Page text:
Synopsis: Beware the goblin men and the wares they sell.
All her life, nineteen-year-old Liesl has heard tales of the beautiful, mysterious Goblin King. He is the Lord of Mischief, the Ruler Underground, and the muse around which her music is composed. Yet, as Liesl helps shoulder the burden of running her family’s inn, her dreams of composition and childish fancies about the Goblin King must be set aside in favor of more practical concerns.
But when her sister Käthe is taken by the goblins, Liesl journeys to their realm to rescue her sister and return her to the world above. The Goblin King agrees to let Käthe go—for a price. The life of a maiden must be given to the land, in accordance with the old laws. A life for a life, he says. Without sacrifice, nothing good can grow. Without death, there can be no rebirth. In exchange for her sister’s freedom, Liesl offers her hand in marriage to the Goblin King. He accepts.
Down in the Underground, Liesl discovers that the Goblin King still inspires her—musically, physically, emotionally. Yet even as her talent blossoms, Liesl’s life is slowly fading away, the price she paid for becoming the Goblin King’s bride. As the two of them grow closer, they must learn just what it is they are each willing to sacrifice: her life, her music, or the end of the world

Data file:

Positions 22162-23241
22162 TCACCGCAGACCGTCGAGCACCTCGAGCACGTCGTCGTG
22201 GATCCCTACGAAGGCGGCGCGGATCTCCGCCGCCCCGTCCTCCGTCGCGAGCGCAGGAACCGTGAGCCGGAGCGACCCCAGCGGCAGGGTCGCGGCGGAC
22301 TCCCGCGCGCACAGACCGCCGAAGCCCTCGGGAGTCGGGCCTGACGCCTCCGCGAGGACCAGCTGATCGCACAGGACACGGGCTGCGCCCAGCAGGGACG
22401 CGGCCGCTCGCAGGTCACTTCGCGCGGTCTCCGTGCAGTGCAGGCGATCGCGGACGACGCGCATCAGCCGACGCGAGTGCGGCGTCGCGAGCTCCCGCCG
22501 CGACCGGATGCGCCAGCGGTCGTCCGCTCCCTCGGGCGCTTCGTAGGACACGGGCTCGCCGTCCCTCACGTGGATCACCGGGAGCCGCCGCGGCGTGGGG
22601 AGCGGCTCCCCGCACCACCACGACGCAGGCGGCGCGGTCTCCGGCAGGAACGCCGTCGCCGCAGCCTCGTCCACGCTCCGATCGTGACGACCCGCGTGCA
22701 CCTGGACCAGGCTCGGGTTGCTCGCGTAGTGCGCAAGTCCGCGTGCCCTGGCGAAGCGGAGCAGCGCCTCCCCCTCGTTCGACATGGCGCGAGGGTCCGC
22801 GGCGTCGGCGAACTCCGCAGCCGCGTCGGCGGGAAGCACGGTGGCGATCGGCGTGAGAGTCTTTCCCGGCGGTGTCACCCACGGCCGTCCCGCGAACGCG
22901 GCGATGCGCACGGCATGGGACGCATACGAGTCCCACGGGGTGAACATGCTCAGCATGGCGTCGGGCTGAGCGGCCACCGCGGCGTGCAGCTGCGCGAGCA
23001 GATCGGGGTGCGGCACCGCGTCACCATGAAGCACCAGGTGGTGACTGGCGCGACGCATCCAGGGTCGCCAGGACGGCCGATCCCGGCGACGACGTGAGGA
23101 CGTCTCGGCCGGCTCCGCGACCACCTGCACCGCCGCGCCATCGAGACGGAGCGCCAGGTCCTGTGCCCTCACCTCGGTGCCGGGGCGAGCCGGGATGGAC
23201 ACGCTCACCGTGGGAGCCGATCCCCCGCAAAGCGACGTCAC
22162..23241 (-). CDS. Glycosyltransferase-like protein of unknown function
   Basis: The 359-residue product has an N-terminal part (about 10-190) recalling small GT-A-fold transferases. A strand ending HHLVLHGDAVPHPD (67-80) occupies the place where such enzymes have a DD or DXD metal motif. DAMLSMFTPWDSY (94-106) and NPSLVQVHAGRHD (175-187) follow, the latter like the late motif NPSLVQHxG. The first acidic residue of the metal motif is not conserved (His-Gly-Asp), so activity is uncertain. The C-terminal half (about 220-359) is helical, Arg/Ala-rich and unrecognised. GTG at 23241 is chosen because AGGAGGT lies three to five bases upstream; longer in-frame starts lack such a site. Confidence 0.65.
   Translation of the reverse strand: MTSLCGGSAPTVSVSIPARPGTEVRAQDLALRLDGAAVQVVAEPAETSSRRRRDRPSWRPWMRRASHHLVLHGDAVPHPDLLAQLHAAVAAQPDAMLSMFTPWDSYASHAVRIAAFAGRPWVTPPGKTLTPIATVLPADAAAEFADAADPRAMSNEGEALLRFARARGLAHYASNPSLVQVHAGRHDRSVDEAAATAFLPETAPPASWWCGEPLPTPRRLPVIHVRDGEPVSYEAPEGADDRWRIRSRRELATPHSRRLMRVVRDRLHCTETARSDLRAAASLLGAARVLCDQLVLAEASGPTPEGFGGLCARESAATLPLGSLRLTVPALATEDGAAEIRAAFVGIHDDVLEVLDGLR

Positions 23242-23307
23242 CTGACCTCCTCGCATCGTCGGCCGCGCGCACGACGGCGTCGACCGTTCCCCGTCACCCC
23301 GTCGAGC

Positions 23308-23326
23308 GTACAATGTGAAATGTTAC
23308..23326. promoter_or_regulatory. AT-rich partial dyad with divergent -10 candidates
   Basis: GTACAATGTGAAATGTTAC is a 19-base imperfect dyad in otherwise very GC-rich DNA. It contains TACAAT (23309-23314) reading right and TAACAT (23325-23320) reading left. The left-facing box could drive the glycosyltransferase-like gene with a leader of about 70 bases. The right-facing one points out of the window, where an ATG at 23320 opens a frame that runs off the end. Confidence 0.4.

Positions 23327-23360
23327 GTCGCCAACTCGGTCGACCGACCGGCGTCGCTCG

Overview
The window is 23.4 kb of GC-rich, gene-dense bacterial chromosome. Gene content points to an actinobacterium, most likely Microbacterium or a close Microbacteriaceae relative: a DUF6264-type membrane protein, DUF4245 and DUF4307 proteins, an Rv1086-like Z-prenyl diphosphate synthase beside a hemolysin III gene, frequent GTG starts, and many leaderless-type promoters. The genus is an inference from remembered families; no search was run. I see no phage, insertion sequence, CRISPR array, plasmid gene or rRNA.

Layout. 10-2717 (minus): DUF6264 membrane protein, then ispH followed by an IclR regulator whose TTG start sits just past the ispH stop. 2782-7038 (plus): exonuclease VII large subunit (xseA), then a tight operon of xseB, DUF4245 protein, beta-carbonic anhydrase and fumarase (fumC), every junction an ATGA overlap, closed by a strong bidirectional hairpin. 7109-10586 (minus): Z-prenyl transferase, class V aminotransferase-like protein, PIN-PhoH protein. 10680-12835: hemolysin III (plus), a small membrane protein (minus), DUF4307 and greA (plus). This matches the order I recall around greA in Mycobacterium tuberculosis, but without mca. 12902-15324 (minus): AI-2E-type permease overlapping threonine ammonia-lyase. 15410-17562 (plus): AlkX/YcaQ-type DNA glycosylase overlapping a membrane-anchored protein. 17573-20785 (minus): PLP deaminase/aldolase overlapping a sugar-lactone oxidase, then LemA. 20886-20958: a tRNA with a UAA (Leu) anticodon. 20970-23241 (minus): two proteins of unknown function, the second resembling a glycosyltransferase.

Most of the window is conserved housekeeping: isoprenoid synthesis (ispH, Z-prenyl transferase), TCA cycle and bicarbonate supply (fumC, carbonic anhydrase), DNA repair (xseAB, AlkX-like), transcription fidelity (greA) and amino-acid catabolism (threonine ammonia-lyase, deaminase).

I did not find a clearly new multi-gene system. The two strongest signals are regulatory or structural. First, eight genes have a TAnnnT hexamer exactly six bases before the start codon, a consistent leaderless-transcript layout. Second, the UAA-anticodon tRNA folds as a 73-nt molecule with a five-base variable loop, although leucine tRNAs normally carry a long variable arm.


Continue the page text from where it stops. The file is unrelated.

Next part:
Liesl has forgotten the young boy he played with as a child and now he wants her to remember him. As an adult she’s torn between believing what her grandmother taught her as an child and moving on to help her brother with his music.
Well, this is going to be a tough book to review because I still don’t know how I feel about it. On one hand I loved it’s beautiful darkness and romantic tones, on the other hand it felt a bit off.
The story overall seems very bitty. The different parts of the story feel like they’ve been roughly sown together. The actual writing is beautiful, dark and poetic which makes it feel like the story flows. However, the actual plot is disjointed. The idea for Wintersong could be great, if it flowed better.
Going back to the writing style, it really is beautiful. The poetic writing and the musical elements are amazing. I love how music is so prominent in the book and it’s the one thing that connects the whole story and the characters together.
The ending of Wintersong is what redeems the story. Knowing that there is a sequel coming out does make me like the book more as the ending did feel incomplete.
It’s not my favourite read of the year, but if you love fantasy or music I’d definitely say give it a go.